Spend enough time outdoors and you can’t help but catch glimpses of an array of picturesque birds, almost no matter where you live.
In my neck of the woods, bright cardinals, vibrant bluebirds, squawking blue jays, tittering mockingbirds, dancing thrashers and soaring hawks are regular visitors, along with a variety of smaller birds such as wrens, sparrows and warblers.
Canada geese, mallards and wood ducks are evident in waterways, as are heron, egrets and white ibises.
Cliff swallows can be found nesting on the underside of bridges, and swarm the skies at dusk, eating insects in sizeable quantities; while a variety of woodpeckers make themselves heard – and occasionally seen – including red-headed woodpeckers and downy woodpeckers.
There are also species seen only rarely, such as buntings, kingfishers, eagles, tanagers, orioles and crossbills.
Along the coast there is a vast assortment of sea birds which, given my infrequent trips to the beach, I choose to classify as gulls, terns or sandpipers. In my book, the latter two are interchangeable, encompassing everything that isn’t a gull.
One can hope that the Bird Watchers Society of the South Carolina Midlands doesn’t take offense at my ignorance and show up at my house with pitchforks and torches; they’re sensitive sorts when it comes to avifauna, I’ve been told.
This weekend I was able to see firsthand the significant diversity evident in the local avian population. Just as last year, I’ve managed to grow a nice large sunflower in my front yard. This one came up all on its own, from seeds that came off last year’s plant. Saturday I spotted a bright yellow goldfinch perched atop it, pecking at the seeds. Within a few moments a second goldfinch joined it, and the two dined away, plucking at seeds and scattering chaff.
The Eastern goldfinch is well suited for such a diet, possessing a conical beak that helps it remove seeds, along with agile feet to grip the stems of plants while feeding.
The vibrant yellow coloring of the goldfinches were brighter than that of the face of the sunflower, which had begun to darken as its seeds ripened.
Contrast that with the view of a day later, when, while driving through a more rural part of the state, my daughters and I came upon a roost of approximately 100 turkey buzzards perched in a dead oak tree. The tree was situated in a low-lying swamp, approximately 15 feet below that of the rural highway, so many of the birds were eye level with us.
If you haven’t seen a turkey buzzard, you haven’t seen ugly. A large bird with a wingspan of up to six feet, the turkey buzzard has feathers that are brownish-black. Its head seems too small for its body and is often red like the comb of a rooster, with no feathers.
It has a short, hooked beak and its feet are pale. Adding to the bird’s strange appearance are its eyes, which feature “a single incomplete row of eyelashes on the upper lid and two rows on the lower lid,” according to Wikipedia.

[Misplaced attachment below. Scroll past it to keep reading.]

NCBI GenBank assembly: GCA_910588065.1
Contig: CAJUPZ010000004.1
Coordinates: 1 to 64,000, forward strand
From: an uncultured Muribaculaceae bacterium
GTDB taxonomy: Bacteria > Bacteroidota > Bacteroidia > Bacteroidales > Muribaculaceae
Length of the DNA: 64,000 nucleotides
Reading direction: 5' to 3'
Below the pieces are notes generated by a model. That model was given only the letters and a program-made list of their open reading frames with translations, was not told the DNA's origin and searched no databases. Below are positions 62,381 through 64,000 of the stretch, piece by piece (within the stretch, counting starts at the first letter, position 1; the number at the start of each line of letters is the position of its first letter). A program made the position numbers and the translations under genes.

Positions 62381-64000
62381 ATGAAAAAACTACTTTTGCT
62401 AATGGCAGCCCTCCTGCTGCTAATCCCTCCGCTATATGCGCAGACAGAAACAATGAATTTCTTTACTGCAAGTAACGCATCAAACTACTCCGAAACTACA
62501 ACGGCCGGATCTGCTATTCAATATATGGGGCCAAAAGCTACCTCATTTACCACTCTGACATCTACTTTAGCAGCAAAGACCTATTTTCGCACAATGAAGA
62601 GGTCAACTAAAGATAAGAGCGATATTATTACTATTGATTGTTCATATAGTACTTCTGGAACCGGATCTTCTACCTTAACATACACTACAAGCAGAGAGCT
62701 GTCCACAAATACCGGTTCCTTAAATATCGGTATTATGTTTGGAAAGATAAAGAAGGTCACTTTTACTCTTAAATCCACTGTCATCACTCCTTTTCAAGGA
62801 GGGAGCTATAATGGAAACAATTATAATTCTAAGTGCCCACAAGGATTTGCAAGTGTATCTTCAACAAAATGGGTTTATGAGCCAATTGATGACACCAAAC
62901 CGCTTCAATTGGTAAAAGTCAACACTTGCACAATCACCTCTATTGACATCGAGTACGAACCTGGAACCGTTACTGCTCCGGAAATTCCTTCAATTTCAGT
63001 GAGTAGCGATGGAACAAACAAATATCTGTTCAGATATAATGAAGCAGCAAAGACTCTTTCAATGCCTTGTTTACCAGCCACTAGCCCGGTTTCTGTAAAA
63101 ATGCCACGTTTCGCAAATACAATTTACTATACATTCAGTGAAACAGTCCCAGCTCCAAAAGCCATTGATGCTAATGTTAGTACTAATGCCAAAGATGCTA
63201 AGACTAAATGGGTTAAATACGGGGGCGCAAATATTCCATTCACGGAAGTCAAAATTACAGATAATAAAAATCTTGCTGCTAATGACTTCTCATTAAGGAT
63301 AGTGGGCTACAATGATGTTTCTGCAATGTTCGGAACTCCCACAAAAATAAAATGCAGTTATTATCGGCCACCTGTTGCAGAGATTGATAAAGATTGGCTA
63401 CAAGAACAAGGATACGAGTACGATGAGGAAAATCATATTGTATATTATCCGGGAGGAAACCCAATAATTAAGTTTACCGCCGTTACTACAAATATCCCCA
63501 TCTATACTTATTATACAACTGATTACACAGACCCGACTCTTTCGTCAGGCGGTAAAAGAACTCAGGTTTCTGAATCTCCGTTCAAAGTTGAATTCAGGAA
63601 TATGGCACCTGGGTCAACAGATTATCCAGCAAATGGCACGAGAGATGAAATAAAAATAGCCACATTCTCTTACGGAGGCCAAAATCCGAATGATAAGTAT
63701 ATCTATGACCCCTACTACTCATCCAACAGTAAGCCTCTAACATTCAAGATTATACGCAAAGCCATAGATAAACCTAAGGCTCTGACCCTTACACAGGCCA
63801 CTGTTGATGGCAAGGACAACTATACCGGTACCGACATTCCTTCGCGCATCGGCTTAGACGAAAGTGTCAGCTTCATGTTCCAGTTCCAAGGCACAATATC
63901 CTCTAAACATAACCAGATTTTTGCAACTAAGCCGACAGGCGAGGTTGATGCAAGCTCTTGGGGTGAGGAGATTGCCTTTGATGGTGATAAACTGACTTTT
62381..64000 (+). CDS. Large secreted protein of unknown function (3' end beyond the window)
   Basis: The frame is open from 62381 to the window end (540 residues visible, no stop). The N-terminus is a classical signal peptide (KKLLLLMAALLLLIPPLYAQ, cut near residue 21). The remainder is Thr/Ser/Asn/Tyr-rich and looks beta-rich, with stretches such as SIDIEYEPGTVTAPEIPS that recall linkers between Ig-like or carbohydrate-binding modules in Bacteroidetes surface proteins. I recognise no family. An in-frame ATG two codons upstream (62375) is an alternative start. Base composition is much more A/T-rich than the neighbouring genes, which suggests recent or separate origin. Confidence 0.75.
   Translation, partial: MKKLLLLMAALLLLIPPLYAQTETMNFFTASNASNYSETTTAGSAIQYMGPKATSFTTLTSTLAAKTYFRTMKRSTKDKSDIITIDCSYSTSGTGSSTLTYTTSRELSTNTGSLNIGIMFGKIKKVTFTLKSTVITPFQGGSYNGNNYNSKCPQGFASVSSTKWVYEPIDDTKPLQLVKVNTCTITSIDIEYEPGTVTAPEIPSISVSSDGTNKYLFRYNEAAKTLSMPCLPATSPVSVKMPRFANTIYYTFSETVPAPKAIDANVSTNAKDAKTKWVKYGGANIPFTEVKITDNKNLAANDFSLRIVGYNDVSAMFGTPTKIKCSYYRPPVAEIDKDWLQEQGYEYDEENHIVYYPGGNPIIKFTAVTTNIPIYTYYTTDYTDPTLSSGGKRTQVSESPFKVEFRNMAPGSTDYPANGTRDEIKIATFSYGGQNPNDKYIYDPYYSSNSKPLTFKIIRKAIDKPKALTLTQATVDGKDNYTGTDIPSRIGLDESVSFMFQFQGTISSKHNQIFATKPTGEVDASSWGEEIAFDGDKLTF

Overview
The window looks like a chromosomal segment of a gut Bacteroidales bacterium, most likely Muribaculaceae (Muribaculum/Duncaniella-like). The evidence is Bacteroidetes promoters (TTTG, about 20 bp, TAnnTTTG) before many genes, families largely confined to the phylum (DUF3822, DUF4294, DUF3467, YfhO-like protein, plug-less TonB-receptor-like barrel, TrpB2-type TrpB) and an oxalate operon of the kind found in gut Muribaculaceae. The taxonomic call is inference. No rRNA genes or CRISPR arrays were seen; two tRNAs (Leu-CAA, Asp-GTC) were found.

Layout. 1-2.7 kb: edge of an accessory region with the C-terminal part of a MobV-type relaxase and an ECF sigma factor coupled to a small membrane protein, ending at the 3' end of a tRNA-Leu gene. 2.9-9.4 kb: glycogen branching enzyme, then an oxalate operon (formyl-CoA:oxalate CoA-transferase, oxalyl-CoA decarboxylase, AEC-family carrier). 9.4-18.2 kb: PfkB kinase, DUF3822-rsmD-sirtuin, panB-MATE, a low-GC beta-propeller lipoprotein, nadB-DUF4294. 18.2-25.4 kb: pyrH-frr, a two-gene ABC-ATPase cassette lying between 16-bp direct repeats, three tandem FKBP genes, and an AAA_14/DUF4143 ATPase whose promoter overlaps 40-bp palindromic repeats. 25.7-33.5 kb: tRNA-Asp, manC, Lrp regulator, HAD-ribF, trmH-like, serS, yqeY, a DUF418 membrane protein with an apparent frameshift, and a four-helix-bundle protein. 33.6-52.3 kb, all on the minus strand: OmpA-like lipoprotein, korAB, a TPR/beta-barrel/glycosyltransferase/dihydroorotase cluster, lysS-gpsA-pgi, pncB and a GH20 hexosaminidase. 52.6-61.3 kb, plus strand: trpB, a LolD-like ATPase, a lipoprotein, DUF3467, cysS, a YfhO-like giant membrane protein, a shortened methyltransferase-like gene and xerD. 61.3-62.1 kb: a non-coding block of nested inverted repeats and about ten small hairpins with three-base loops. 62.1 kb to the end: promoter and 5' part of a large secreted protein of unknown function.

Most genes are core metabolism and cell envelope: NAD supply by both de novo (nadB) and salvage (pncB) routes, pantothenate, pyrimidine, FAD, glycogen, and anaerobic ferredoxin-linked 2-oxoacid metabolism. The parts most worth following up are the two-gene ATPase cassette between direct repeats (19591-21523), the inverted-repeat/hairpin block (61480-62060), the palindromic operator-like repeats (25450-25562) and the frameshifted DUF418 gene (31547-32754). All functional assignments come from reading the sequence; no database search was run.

The turkey buzzard is pure scavenger and loves carrion. It finds its food using its eyes and sense of smell, flying low enough to detect the gases produced by the beginnings decaying process in dead animals. Many a time I’ve come across a “wake” of buzzards hopping and flapping around a deer carcass, fighting each other for the right to rip off a strip of dead flesh.
Because turkey buzzards lack a syrinx – the vocal organ of birds – its sounds are limited to grunts or low hisses.
Other facts that always win folks over to turkey buzzards: They feed their young through regurgitation; to cool down they spread their wings and urinate on their legs; and, best of all, the turkey buzzard’s method of self-defense is to vomit its food. Yes, when one is disturbed or harassed, it will throw up on the creature bothering it and can send said upchuck sailing as far as 10 feet.
That recalls a memorable scene in John Steinbeck’s The Red Pony when youthful protagonist Jody finds his young pony dead just as a buzzard has sunk its beak into one of the deceased creature’s eyes. Jody, enraged, attacks the buzzard, which responds by vomiting on him. (Steinbeck wasn’t exactly noted for treacly prose.)
For us, stopped on quiet backroad, though, the view was quite remarkable. It was almost medieval to see scores of buzzards hunched on the bare branches of an old oak as twilight approached. Some took flight, and the “swoop, swoop, swoop” of their wings made an indelible impression.
Most of the birds didn’t travel far, just to another tree a bit further away, where they perched, silhouetted against a slowly darkening sky.
One supposes every creature has its role in the ecosystem, but given my druthers I’d rather pull seeds from a healthy sunflower or snatch mosquitos out of midair than fight half a dozen other vomit-happy birds in order to tear apart roadkill on a back country highway.